used to be a hardcore Scrivener user
. Over the last 2 years, however, I’ve used Google Docs almost exclusively for everything but my submissions drafts. In the last 2 years, I’ve put nearly 600,000 words through Google Docs.
Because of this, I am often asked why I use Google Docs for writing instead of Scrivener. Or, put another way, I am asked “Which tool is better for writing, Scrivener or Google Docs?”
The answer, of course, is both, depending on how you work. When I write posts about the tools I use, I write them from the point of view of me as a writer using the tools. My process may be different from yours and the process one uses often dictates the best tools for the job. For some processes, Scrivener is a far better tool than Google Docs. For others, Google Docs is sufficient. For others still, another tool might be appropriate. Let me expound upon a few things that might help distinguish the pros and cons of the tools
I choose a tool based on how well it fits my writing process. There are two things that are important to know about my process:
- I am more of a “pantser” than a “plotter”
- I track my writing in order to track my progress, but I’ve automated this because I don’t want to spend time doing it manually.
- I want to spend as much of my available writing time writing.
Everything about my process is driven by these three basic requirements.
Bud Sparhawk and I have, over the last few years, given a talk at Capclave on “Online Writing Tools.” We demonstrate our processes through the tools that we use. It’s great because, as it turns out, Bud and I are opposites when it comes to process. Bud is an extreme plotter, while I am a pantser. But I wasn’t always a pantser, and when I did plot out what I was writing, I used Scrivener almost exclusively.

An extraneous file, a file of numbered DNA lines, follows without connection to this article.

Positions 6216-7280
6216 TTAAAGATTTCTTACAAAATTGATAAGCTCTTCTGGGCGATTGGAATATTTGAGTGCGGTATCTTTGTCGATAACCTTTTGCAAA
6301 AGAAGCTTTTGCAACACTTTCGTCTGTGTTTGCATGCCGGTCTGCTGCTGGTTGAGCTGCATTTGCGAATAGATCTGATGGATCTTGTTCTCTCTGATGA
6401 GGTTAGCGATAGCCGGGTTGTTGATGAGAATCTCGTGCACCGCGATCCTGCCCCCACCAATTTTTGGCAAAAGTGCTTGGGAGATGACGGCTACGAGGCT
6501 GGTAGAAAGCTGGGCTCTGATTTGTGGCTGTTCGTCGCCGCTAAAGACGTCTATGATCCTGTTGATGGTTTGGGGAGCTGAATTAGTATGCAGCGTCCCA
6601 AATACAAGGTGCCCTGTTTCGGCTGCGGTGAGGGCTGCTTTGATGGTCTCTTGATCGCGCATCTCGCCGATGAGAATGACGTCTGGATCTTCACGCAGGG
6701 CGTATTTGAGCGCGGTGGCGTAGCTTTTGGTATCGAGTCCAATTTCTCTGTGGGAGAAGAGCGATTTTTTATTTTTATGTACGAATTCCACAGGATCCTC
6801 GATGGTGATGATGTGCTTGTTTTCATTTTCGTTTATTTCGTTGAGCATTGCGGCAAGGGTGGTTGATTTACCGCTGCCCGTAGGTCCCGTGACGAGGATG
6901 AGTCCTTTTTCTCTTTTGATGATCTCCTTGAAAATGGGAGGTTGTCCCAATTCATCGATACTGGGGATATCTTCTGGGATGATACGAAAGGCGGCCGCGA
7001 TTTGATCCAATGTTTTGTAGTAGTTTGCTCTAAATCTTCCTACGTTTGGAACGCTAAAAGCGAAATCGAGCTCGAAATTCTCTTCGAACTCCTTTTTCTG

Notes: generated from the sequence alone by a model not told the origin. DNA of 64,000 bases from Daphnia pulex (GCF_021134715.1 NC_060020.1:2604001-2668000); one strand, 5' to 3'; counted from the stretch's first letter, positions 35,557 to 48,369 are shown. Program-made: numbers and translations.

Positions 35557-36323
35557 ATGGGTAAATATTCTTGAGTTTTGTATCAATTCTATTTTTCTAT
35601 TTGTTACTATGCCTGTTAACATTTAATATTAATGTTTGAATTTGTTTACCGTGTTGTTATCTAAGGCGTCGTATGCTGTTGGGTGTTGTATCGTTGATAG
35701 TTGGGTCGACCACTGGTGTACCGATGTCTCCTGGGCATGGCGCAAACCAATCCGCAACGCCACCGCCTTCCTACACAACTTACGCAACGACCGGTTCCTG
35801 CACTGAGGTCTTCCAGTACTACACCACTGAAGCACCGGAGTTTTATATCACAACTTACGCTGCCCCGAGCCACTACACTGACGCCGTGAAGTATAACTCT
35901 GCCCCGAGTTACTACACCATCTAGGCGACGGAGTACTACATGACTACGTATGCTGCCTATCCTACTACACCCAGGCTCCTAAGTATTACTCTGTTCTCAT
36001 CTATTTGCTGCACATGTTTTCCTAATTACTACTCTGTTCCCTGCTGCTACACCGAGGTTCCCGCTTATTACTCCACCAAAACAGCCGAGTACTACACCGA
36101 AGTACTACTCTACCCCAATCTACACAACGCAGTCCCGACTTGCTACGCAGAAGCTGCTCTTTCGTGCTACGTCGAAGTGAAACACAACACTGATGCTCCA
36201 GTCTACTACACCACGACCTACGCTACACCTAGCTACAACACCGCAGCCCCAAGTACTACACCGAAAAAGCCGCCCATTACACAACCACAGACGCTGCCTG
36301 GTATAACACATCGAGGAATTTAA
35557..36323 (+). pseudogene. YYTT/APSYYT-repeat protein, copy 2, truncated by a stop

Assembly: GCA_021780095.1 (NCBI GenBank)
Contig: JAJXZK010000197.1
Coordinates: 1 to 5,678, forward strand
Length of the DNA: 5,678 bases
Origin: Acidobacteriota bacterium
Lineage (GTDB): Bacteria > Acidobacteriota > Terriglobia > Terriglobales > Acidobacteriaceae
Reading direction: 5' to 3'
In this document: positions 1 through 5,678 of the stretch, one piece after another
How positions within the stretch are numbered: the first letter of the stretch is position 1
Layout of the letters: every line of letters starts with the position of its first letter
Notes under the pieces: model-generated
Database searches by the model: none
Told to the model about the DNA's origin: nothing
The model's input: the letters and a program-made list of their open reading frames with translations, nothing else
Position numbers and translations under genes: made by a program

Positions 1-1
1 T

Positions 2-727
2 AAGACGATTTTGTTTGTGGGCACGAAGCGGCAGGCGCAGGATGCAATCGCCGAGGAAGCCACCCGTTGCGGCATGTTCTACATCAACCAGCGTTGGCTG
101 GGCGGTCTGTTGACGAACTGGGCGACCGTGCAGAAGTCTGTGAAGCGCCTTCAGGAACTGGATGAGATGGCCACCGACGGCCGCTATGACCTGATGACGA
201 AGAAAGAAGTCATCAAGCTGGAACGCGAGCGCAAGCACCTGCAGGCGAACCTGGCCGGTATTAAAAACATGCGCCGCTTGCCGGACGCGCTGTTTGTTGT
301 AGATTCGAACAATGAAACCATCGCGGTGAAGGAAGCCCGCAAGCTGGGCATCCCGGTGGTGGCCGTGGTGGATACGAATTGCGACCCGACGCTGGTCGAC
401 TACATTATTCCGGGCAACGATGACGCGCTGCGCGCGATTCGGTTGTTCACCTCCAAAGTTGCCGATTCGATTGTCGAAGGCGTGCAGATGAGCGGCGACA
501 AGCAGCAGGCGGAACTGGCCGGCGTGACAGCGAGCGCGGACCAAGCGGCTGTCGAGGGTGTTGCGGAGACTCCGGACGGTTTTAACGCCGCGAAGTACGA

Scrivener for plotters
Scrivener is, in my opinion, the single best all-encompassing software tool for writers available today. And if you are a plotter, Scrivener is probably the best place to get started. Scrivener has a set of features designed with plotters in mind. Scrivener makes it easy to lay out scenes, outline stories, shift things around visually, and have those shifts reflected in the manuscript with little or no effort.
Scrivener also does something that I believe is critical for a word-processing tool for writers: It separates the content from the presentation-layer. In other words, how the content appears on the screen when you write is completely separate from how it appears when you compile your manuscript. You can have large, easy-to-read fonts on the screen, and Scrivener will still compile the document in standard-manuscript format. This means that as a writer, you can focus on writing, and not be distracted by formatting.
Scrivener also has advantages for self-published writers. It makes it easy to produce e-books in multiple formats.
It has hundreds of features that speed up the process of managing your document so that you can concentrate on plotting and writing. I can’t think of another tool that does all this as well as Scrivener does.
Google Docs for pantsers
On the other hand, many of these features, for me, are overkill. I don’t create outlines. I don’t generally have a need to shift scenes around in my manuscript while I am working. I don’t prepare e-books. What I do is this:
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